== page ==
The Historical Legacy

  • Michael Moran
Part of the Studies in Policy Making book series


Although unions existed in embryonic form at least as long ago as the sixteenth century, modern British trade unionism is essentially a creation of the Industrial Revolution. The beginnings may be dated from the development of ‘New Model’ unions, especially the Amalgamated Society of Engineers founded in 1851.1 These early unions had three characteristic features. First, they were occupationally sectarian. They normally organised highly skilled artisans and attempted to protect the interests of their members by restricting the labour supply through, for instance, control of apprenticeship schemes.2 Second, though national organisations and a degree of central financial control marked out the unions as ‘new model’, they were still highly decentralised. They had often been formed from an amalgamation of local or regional organisations, and most substantive bargaining between workers and employers seems still to have taken place at district rather than national level.3 Finally, the national leadership of these unions was constitutionalist in politics and conservative so far as industrial policy was concerned. Strikes were discouraged except under extreme circumstances, and while many leaders were on the radical wing of Liberalism the national leadership acted largely as a pressure group seeking piecemeal, restricted concessions through Parliamentary lobbying.4 As a symbol of this the main TUC body, the Parliamentary Committee, was not replaced by a General Council until 1920.5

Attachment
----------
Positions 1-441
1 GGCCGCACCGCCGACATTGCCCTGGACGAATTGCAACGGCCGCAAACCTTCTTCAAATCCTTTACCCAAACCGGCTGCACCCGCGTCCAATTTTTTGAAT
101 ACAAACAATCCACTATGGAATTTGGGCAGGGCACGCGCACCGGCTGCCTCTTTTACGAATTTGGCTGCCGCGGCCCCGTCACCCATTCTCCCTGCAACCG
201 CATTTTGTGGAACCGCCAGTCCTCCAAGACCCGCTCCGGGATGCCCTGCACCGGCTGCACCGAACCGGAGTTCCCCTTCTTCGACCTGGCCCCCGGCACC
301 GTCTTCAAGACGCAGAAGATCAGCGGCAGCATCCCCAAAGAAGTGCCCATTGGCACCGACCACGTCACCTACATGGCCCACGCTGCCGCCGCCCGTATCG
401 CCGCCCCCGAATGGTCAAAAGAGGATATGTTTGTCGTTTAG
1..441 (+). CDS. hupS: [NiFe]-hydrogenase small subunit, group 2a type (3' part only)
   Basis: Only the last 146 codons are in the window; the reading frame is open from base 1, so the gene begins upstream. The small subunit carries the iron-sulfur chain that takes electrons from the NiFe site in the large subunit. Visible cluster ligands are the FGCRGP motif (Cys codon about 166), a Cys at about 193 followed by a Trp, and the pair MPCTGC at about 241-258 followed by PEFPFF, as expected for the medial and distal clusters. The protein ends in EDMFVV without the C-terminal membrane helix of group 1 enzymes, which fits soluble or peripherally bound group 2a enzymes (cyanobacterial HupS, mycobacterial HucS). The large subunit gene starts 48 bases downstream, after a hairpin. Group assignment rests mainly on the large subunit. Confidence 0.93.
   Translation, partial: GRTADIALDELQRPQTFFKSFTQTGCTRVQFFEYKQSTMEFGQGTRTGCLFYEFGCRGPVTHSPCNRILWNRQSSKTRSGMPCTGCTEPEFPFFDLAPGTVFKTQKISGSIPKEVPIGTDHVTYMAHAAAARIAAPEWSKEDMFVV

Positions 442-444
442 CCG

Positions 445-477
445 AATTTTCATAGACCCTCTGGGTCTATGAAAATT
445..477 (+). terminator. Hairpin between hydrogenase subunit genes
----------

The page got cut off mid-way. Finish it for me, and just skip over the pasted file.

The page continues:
Trade Union Collective Bargaining Industrial Relation Historical Legacy Union Leader 
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© Michael Moran 1977

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  • Michael Moran

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